If you can’t get enough of everything shark-related, we’ve got great news for you because your binge-watching list is about to get longer. This year, we get five weeks of all things sharks as Discovery Channel’s long-standing Shark Week and National Geographic’s SharkFest go head to head in becoming the nation’s most respected shark documenter.

To loop you in on all the Shark Week vs. SharkFest frenzy, SharkFest extended its regular 6-day shark celebration to three weeks in 2019. This year, National Geographic decided that three weeks weren’t enough, so they upped it to five whole weeks, making it four times longer than Discovery Channel’s Shark Week. 

Shark Week: 32 years of fin-tastic reputation

Discovery’s first Shark Week premiered in July 1988 with 10 episodes. Since then, the event has grown exponentially in popularity, turning it into a hit amongst viewers in the U.S. — Shark week reels in millions of spectators each year. Over 35 million people tuned in to Discovery Channel’s week-long shark programming in 2018 to learn about this big fish that has been long misunderstood. 

Shark Week was initially produced to create awareness around shark protection efforts and correct the common misconceptions surrounding these mysterious creatures. Over time, it shifted its focus into more entertainment-oriented programming. This caused some severe backlash among experts and viewers, calling the event sensationalist. “It’s disappointing that you have so much potential with a really interesting subject and that potential is lost because they focus on sensational aspects,” stated shark expert Dr. Stephen Kaijura.

Criticism aside, Shark Week has become the longest-running programming event in cable TV history, broadcasting in over 72 countries.

This year, Shark Week is kicking off with a special appearance from former professional boxer, Mike Tyson, in “Tyson vs. Jaws: Rumble on the Reef.” Tyson stated, “I took on this challenge to overcome fears I still deal with in life’.

Where to stream:

Shark week will be aired through Discovery Channel from August 9 until August 16. If you don’t have cable, you are just in luck because you can now stream Shark Week this year through DiscoveryGo. All you have to do is sign-in through its website or the DiscoverGo app with your TV provider.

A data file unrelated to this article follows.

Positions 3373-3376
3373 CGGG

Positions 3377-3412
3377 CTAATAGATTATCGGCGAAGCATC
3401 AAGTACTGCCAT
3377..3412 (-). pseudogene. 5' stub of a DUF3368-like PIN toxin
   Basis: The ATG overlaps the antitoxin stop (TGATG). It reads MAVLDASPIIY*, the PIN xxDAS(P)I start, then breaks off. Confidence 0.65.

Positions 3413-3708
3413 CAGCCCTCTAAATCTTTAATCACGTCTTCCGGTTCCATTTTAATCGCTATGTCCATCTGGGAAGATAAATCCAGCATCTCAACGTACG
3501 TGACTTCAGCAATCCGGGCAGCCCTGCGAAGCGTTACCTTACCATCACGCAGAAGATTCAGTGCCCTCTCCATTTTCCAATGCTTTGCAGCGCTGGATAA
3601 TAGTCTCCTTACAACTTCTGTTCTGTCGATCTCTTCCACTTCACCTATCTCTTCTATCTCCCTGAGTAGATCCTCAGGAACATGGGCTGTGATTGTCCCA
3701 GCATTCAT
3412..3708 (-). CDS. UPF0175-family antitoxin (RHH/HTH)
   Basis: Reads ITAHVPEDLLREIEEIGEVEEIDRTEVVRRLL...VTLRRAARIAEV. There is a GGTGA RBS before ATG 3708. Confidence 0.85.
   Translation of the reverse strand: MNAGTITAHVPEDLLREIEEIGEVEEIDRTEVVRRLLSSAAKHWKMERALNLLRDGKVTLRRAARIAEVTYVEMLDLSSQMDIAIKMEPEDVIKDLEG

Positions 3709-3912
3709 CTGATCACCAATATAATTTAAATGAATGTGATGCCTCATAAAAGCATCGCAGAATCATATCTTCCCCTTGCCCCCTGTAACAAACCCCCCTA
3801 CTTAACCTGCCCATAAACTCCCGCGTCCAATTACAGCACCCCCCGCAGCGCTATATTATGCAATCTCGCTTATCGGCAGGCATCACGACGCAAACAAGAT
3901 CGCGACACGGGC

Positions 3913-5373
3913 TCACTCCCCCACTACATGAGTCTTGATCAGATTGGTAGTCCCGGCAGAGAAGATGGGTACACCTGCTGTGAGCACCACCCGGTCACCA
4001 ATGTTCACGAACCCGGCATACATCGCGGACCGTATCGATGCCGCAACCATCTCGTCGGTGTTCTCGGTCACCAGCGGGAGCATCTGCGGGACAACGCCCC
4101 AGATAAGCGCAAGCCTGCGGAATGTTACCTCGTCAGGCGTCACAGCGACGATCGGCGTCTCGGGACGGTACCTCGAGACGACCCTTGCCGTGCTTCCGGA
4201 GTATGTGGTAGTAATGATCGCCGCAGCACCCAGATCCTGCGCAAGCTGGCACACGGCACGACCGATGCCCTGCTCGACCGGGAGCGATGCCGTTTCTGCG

You can also purchase last year’s episodes through Google Play Movies & TV, Prime Video and iTunes. If you are subscribed to Hulu, you can enjoy last year’s episodes for free.

Shark Fest: 5 weeks of all things sharks 

What once began as a week-long program showcasing the mesmerizing natural habitat of sharks on Nat Geo WILD, has quickly become a 5-week behemoth of over 100 hours of shark entertainment — to think that the first SharkFest program aired only eight years ago.

SharkFest 2020 began July 19 with “World’s Biggest Tiger Shark” and will continue throughout the Summer with episodes airing every night and over 17 hours of original content. Some of the things you can expect to see in the documentaries this year is scientific research, fun facts and impressive underwater footage of these giant predators. 

During SharkFest, National Geographic will highlight its Pristine Seas Project, which brings awareness about how mass fishing and pollution are affecting our oceans’ ecosystems. The project’s mission is to protect the remaining wild places in the sea by showcasing how the ocean would look today without human intervention.

Where to stream

This year, National Geographic will broadcast Sharkfest through the National Geographic and Nat Geo Wild channels, but you will also be able to stream through their newly launched SharkFest website.

If you can’t get enough of this year’s SharkFest, you can view previous seasons on Amazon Prime, Google Play and Apple TV.

Shark rivals with a common goal

Even though Shark Week and SharkFest are in a rivalry to be the nation’s best shark show with the most ratings, they share a common goal — shark conservation and debunking myths and common misconceptions. Both events aim to educate the public with scientific data and reveal these giants in their natural habitat at the bottom of the ocean.

Both shows want to address the common fear surrounding shark attacks by teaching us why sharks behave the way they do and how we can stay safe while navigating the deep waters. Being conscious of the importance of protecting sharks results in also understanding that they are an integral part of marine ecosystems. By helping them, we are also helping safeguard all marine wildlife.

Whether it’s fascination or utter fear, we can all agree that people are captivated by sharks.

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About the Authors

Nashalie Addarich is an editor for Reviews.com. She recently made a career switch from the legal field, where she was an attorney in Washington, DC. In her free time, she enjoys learning new languages. You can also find her editorial work on The Simple Dollar.